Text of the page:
Just a few months ago, inflation had been running slightly below the 1½ to 2 percent range that most policymakers would prefer. In fact, a deceleration in inflation rates last year led some economists to believe there was a significant risk of a sustained deflation. I was not one of them. Such fears have now abated, and rather than deflation, some economists have become concerned about accelerating inflation due to the rise in oil prices we have seen this year and the strong increase in other commodity prices we have experienced since the summer.
My forecast is that inflation will be about 2 percent over the course of the next year. Many people ask me which measures of inflation I watch. The fact is that I watch several measures, including the prices paid and prices received indexes in the Philadelphia Fed’s own monthly Business Outlook Survey. In February, the prices paid and prices received indexes hit their highest levels in three years, and in March, prices received continue to move up and prices paid stay at a very high level. My sense is that as the recovery continues to pick up steam and firms become more convinced that increases in demand will be sustained, they will feel more confident that they can pass through price increases and have them stick.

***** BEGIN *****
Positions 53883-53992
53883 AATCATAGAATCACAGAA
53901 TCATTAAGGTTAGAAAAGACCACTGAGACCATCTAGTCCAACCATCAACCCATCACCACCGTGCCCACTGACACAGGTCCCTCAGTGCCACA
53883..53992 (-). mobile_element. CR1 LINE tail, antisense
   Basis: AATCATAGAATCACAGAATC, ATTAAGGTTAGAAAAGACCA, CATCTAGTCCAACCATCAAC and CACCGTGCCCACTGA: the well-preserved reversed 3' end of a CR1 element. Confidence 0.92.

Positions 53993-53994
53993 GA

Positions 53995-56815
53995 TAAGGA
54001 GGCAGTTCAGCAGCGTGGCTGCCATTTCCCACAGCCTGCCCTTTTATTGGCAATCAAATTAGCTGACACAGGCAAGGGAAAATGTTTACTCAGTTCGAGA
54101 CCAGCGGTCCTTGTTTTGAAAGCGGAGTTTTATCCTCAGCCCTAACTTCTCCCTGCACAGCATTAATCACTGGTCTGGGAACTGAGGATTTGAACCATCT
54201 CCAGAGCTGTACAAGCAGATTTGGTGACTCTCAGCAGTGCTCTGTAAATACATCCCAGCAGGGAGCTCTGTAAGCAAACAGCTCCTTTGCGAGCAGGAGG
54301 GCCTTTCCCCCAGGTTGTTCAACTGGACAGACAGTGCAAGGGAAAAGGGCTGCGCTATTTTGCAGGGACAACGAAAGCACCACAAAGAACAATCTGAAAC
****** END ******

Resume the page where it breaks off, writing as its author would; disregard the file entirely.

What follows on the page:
The February consumer price index increased to 2.1 percent year over year. Core inflation, excluding food and energy, rose to 1.1 percent.
Some fear that the strong rise in commodity and energy prices will lead to a more general sustained inflation. Yet, at the end of the day, such price shocks don’t create sustained inflation, monetary policy does. If we look back to the lessons of the 1970s, we see that it is not the price of oil that caused the Great Inflation, but a monetary policy stance that was too accommodative. In an attempt to cushion the economy from the effects of higher oil prices, accommodative policy allowed the large increase in oil prices to be passed along in the form of general increases in prices, or greater inflation. As people and firms lost confidence that the central bank would keep inflation low, they began to expect higher inflation and those expectations influenced their decisions, making it that much harder to reverse the rise. Thus, it was accommodative monetary policy in response to high oil prices that caused the rise in general inflation, not the high oil prices per se. As much as we may wish it to be so, easing monetary policy cannot eliminate the real adjustments that businesses and households must make in the face of rising oil or commodity prices. These are lessons that we cannot forget.